I accompany Dr Luca Borghesio into the mountain range the local Samburu called Ol-Doinyo Lenkiyieu — now called the Mathews Range.
Dr Borghesio, a biologist and an associate researcher with the National Museums of Kenya, has been studying mountain forests including globally threatened species of birds for the past two decades in Kenya, Tanzania and Ethiopia.
Interested in forests, Borghesio is carrying out a long term study on changes in the Mathew Range forests. He’s been recording data in the range for six years. The range has no access roads beyond the forest at 5,000 feet, and is little touched by human hand, making it one of the most intact forests left in Kenya – virtually an island forest in the desert.
Strolling through one of the plots marked for monitoring, with mist nets strung across it, Borghesio points to the endemic cycad, Encephalarctos tegulaneus, dubbed the “living fossil.” This ancient plant can withstand fire, and growing barely five millimetres a year, a 15-foot-cycad is several hundreds of years old.
The Mathews Range also boasts the only species of cactus indigenous to Africa, Rhipsalis baccifera, and in a departure from the normal cactus, this one grows like an epiphyte on the higher branches of trees.
“People tend to think of forests as never changing,” said Borghesio. “But forests change a lot and quite fast.”
Sunlight pours through gaps created by ancient trees crashing at the end of their lives, bringing down other trees with them. Voracious safari ants march through the litter of leaves and dead trees. Elephant dung shows a healthy population, but the black rhino — the last known free ranging ones of the north — died out in the late 1990s.
“A century ago, this was more open because the elephant and rhinos ate the bush. With the demise of the herbivores, the land that was more grassland is more bush now,” Borghesio said.
He begins his narration of the forest with a time in the distant past, when it was more open, stimulating the germination of light-demanding trees such as Cordia and Croton.
More than a century later, these trees have grown to remarkable sizes. “Based on this, we can speculate that the forest at that time was kept more open by higher densities of wildlife,” he said.
Soaring to the heavens, the towering Croton trees seem healthy, but the scientist and his team of field assistants and Samburu aides recognise the signs of stress and the major die-back caused by the drought of 2009.
“The trees survived the drought, but in the following years we saw the death of large trees at a rate above normal. The effect of drought can go on for many years,” continues Borghesio.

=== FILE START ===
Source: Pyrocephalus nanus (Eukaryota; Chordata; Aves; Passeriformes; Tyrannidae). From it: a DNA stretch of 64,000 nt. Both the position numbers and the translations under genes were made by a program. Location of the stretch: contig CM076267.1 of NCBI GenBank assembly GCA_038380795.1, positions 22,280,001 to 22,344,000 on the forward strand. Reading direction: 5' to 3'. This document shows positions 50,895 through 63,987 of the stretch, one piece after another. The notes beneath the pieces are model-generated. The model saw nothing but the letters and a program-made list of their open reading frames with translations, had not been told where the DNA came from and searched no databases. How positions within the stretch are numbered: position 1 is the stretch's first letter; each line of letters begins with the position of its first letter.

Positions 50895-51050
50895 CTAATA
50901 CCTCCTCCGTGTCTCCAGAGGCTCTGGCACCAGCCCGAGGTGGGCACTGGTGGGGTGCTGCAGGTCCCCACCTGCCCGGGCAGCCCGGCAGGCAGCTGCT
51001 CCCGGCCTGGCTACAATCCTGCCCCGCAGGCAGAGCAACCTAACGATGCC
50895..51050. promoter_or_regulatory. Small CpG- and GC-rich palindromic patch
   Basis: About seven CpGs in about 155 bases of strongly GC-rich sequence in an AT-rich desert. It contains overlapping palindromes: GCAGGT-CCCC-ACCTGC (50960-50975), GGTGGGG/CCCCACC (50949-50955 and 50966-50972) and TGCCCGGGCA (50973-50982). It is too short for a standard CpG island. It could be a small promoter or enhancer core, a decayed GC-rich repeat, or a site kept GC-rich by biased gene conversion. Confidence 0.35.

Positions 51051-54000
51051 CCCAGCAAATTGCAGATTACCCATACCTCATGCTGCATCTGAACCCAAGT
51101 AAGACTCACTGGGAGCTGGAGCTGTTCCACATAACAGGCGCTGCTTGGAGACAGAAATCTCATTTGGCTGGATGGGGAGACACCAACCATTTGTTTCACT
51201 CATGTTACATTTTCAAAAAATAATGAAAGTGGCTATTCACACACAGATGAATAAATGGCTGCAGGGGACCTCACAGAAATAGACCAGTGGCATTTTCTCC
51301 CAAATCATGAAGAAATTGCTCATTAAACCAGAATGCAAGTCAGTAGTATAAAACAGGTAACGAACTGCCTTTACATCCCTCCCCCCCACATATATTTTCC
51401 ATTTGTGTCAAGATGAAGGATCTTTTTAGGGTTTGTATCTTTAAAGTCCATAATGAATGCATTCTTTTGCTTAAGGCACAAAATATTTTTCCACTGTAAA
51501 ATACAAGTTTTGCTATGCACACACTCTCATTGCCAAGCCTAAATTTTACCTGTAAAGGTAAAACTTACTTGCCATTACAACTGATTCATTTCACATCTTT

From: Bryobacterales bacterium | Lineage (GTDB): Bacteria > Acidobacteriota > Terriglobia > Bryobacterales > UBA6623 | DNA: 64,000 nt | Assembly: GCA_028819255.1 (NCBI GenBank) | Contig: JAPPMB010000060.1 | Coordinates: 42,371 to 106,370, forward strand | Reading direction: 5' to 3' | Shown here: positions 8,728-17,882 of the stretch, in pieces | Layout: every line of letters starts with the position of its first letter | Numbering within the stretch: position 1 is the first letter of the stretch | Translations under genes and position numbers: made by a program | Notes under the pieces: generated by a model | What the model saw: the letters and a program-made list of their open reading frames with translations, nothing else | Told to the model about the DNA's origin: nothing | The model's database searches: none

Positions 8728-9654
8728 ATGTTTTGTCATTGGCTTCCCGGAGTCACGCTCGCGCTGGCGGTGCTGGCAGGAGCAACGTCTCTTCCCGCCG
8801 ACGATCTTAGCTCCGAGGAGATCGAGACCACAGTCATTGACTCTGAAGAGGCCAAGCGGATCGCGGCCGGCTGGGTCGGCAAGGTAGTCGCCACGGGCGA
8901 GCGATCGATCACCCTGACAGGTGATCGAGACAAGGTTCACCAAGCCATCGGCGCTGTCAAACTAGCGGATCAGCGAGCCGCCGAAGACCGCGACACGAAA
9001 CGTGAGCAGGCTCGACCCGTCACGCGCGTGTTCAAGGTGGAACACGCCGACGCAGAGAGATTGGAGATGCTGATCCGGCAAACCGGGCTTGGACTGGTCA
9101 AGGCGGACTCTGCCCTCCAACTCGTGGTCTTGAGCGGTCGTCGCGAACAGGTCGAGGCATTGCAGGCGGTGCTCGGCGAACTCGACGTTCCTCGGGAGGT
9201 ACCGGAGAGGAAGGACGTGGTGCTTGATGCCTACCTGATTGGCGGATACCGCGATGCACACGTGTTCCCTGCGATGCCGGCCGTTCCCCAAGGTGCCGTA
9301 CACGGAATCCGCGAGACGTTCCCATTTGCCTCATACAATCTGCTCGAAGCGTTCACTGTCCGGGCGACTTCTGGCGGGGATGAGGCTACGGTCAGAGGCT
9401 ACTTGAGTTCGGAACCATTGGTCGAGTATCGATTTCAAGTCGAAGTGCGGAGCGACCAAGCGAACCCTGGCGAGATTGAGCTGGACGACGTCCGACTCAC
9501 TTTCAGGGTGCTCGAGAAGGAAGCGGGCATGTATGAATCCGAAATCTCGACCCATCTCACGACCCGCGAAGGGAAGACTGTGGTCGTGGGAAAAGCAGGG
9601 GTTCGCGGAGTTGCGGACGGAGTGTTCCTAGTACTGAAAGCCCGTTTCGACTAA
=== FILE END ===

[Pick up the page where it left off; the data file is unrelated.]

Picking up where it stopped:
Northern Kenya is mostly arid with little rainfall. “There were droughts in 2004, 2009, 2010 and 2011. What we’re seeing is increasing droughts in the past 10 years whereas prior to that the droughts occurred once every 10 years.”
Lawrence Wagura, the field assistant, carefully untangles a Yellow-whiskered Greenbul from the mist net to record the ring around its foot. From the data collected over the past six years, bird numbers have been fluctuating.
“With frugivores like Yellow-whiskered Greenbul, numbers will fluctuate from year to year depending on the availability of fruit,” explains Borghesio. “These are not new birds because we’re seeing them after two years. But for the Abyssinian ground-thrush, which is very territorial and moves little inside the forest, things are tough, showing an 80 per cent decrease in eight years. What we’re seeing now are non-forest bird species increasing in number, like the Grey-backed Camaroptera, a widespread bird outside the forest whose population has increased following a series of droughts.
“A five-year frame gives us some perception of the changes while a one-year frame is a static picture of the forest,” said the scientist. “What we don’t know is if the demise of species and the increase of others are long or short term changes. Will there be a demise of species with recurrent droughts?” he asked.
“If you want to protect the forest, you have to understand what you are protecting and how it works,” Borghesio said. Fencing off national parks and reserves is an over-simplification of the job of protecting forests, he said. “It’s not enough. Wildlife is driven by resources and move in and out of the forests or higher up or lower down.
“Research shows that protected areas are losing biodiversity despite being protected. If you want to protect a forest, than you have to plan it to be self-contained. And that’s also not enough, because if there are mega-herbivores like elephants, they move in and out of forests and onto the plains following well-established migratory corridors,” he said.
Asked about the fencing-off of the Aberdares National Park in response to the increasing human-wildlife conflict, Borghesio’s response was that the Aberdares is changing very fast. “The fence is protecting the forest, but the question is are all the species in it being protected?”
It is fascinating research that raises questions about the survival of ecosystems, especially in the absence of long term monitoring in Africa.